At its most basic, social media compliance simply means following the rules when using social media to engage with the public. But it’s not that simple.
Social media compliance simply means following the rules when using social media to engage with the public.
But the truth is that social media compliance is hardly ever that simple. The “rules” are a complicated mix of industry regulations and federal, state, and local laws.
Common social media compliance risks
Social media and compliance requirements vary by industry and location. That means the risks also vary.
The most common risks and requirements generally fall into four broad categories:
- Privacy and data security
- Marketing claims
- Access and archiving
Let’s look at some of the ways these risks play out for social marketers.
Privacy and data security
While they vary by industry, privacy and data security requirements generally intend to:
- Limit who marketers can contact
- Specify how marketers collect and store data
- Ensure consumers know how their data is stored and used
There’s a lot of consumer protection legislation in this area. A few of the relevant regulations include:
- CAN-SPAM (in the United States)
- Canada’s Anti-Spam Legislation
- The California Consumer Privacy Act (CCPA)
- The EU General Data Protection Regulation (GDPR)
- The U.S. Children’s Online Privacy Protection Act (COPPA)
But the broad principles tend to be similar. Online marketers should not send unsolicited messages. They need to notify consumers when they collect and store personal data. And they need to ensure that personal data is stored securely and used responsibly.
The GDPR and CCPA in particular are strict about how advertisers use personal data. The regulations also specify how to notify people when you are collecting data. That includes using cookies or other methods.
Compliance can be a challenge. The CCPA came into effect on January 1, 2020. But by October 2019, only about half of U.S. security professionals said their firms would be ready in time.
The risk of non-compliance? For CCPA, a $2,500 fine for each unintentional violation and $7,500 for each intentional violation. That can add up fast.
Obviously, sharing confidential information on social media is not acceptable (or legal). But it’s not always obvious how far the compliance risks extend.
For example, take educators and those marketing educational institutions. They must follow strict confidentiality rules. These are based on the Family Educational Rights and Privacy Act (FERPA).
Those working in healthcare must understand the Health Insurance Portability and Accountability Act (HIPAA). It provides strict rules for how organizations use patient health information.
In short, you must keep client information in the strictest confidence. You cannot share information or photos without explicit consent.
For healthcare marketers, that includes photos and videos in which a patient or their records are identifiable. Simply resharing a post without signed consent could be a HIPAA compliance issue. And the fines can be steep.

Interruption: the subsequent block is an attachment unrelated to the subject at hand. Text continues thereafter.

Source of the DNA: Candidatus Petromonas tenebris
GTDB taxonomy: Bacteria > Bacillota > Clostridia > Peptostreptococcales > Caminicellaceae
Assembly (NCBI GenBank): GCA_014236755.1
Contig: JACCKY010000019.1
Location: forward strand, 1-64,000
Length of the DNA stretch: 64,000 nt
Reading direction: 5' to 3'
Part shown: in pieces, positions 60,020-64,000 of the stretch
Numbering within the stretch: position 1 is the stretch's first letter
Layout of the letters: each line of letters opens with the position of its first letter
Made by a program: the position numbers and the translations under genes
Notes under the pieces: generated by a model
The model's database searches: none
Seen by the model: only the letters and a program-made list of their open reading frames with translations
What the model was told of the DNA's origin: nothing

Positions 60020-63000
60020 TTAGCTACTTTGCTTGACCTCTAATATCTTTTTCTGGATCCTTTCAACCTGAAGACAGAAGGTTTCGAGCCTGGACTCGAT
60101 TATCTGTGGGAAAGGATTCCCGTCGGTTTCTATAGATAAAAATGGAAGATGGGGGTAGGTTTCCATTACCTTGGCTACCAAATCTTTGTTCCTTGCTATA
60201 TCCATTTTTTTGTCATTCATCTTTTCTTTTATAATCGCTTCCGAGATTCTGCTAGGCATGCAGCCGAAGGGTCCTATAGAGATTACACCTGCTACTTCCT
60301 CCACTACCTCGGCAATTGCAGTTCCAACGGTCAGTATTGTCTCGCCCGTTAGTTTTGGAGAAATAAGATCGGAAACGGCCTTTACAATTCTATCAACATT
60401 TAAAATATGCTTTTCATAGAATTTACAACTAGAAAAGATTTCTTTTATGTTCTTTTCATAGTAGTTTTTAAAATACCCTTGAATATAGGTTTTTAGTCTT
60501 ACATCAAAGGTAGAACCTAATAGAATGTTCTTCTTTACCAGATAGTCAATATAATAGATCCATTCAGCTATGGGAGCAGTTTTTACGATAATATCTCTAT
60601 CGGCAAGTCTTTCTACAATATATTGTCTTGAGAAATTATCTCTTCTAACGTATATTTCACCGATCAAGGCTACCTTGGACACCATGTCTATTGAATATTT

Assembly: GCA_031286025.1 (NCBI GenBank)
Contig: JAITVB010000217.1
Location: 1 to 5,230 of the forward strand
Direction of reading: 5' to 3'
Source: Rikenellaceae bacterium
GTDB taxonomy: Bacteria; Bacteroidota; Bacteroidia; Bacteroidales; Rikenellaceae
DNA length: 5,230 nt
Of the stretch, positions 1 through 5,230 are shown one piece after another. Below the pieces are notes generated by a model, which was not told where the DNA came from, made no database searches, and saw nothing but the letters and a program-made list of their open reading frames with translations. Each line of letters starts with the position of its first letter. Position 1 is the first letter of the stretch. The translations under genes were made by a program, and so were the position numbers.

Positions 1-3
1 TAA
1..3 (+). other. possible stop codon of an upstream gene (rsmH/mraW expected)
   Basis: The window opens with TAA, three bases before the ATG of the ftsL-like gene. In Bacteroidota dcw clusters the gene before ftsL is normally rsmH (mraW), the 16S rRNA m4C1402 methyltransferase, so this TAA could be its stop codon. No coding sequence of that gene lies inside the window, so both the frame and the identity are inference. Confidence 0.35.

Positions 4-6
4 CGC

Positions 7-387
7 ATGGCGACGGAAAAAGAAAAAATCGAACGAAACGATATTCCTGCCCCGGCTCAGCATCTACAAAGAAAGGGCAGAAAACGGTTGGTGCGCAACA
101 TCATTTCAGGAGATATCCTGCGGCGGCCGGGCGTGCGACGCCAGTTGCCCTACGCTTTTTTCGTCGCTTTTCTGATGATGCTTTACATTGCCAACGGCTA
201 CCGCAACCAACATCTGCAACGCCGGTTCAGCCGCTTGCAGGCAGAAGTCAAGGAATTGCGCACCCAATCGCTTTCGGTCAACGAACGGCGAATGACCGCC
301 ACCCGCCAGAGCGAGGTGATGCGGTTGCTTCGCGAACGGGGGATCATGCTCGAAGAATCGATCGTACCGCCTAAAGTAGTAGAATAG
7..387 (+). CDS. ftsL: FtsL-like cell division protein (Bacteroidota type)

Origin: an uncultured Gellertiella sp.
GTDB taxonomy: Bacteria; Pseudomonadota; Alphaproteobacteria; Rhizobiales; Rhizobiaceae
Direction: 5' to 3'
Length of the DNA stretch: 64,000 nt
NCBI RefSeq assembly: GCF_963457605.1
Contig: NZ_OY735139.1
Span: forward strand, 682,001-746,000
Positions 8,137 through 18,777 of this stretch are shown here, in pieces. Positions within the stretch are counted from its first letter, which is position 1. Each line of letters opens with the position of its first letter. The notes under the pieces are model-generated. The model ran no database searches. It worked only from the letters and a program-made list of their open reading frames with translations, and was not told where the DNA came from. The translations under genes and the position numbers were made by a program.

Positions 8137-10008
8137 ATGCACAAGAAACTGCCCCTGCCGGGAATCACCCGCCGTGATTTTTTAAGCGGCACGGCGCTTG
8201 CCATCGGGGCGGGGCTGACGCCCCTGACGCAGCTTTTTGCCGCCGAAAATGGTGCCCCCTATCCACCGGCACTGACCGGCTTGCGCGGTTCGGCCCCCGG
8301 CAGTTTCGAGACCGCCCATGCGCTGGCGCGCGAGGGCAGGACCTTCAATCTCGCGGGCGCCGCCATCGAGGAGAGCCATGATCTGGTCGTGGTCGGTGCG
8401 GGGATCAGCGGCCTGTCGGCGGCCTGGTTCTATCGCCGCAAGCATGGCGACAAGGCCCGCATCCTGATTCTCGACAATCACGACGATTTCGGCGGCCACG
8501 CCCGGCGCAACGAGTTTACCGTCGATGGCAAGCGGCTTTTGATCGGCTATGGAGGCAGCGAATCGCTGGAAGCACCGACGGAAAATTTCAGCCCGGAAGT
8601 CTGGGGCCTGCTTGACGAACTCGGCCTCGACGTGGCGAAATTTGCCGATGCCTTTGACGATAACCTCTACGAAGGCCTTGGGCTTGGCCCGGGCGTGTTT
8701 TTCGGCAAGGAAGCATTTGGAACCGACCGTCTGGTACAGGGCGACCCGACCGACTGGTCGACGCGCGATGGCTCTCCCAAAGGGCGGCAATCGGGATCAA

Source: HIPAA Journal
Those in the regulated industries face specific social media compliance risks. But all social marketers need to be aware of marketing and advertising rules. These can come from bodies such as the Food and Drug Administration (FDA) and Federal Trade Commission (FTC).
The FDA, in particular, monitors claims related to food, beverage, and supplement products. The FTC often focuses on endorsements and testimonials. In the social sphere, that often means influencers.
Recently, the FTC required wellness brand Teami to pay a $1 million penalty. The case involved a range of social media compliance violations.
Teami made several non-compliant claims about their teas, according to the FTC. They said the teas could “fight cancer, clear clogged arteries, decrease migraines, treat and prevent flus, and treat colds.” Teami faced sanctions related to these unproven health and wellness claims.
Teami also faced compliance penalties related to influencer social posts. They worked with powerful influencers including Cardi B and Jordin Sparks.
Disclosures were not prominent enough on their influencers’ Instagram posts. Viewers could only see them after clicking “more.”
Access and archiving
In general, access and accessibility requirements aim to ensure access to critical information.
The U.S. Freedom of Information Act (FOIA) and other public records laws ensure public access to government records. That includes government social media posts.
This means government social accounts should not block followers, even problematic ones. Even politicians’ personal pages must not block followers, if they use those pages to conduct political business
Find more in our post on how to use social media for government.
Meanwhile, archiving requirements ensure each organization has a record of its social media activities. This can be required for legal cases and discovery.
Keep in mind that this list is not exhaustive. These are just some of the most common social media compliance challenges to be aware of.
Social media compliance for financial institutions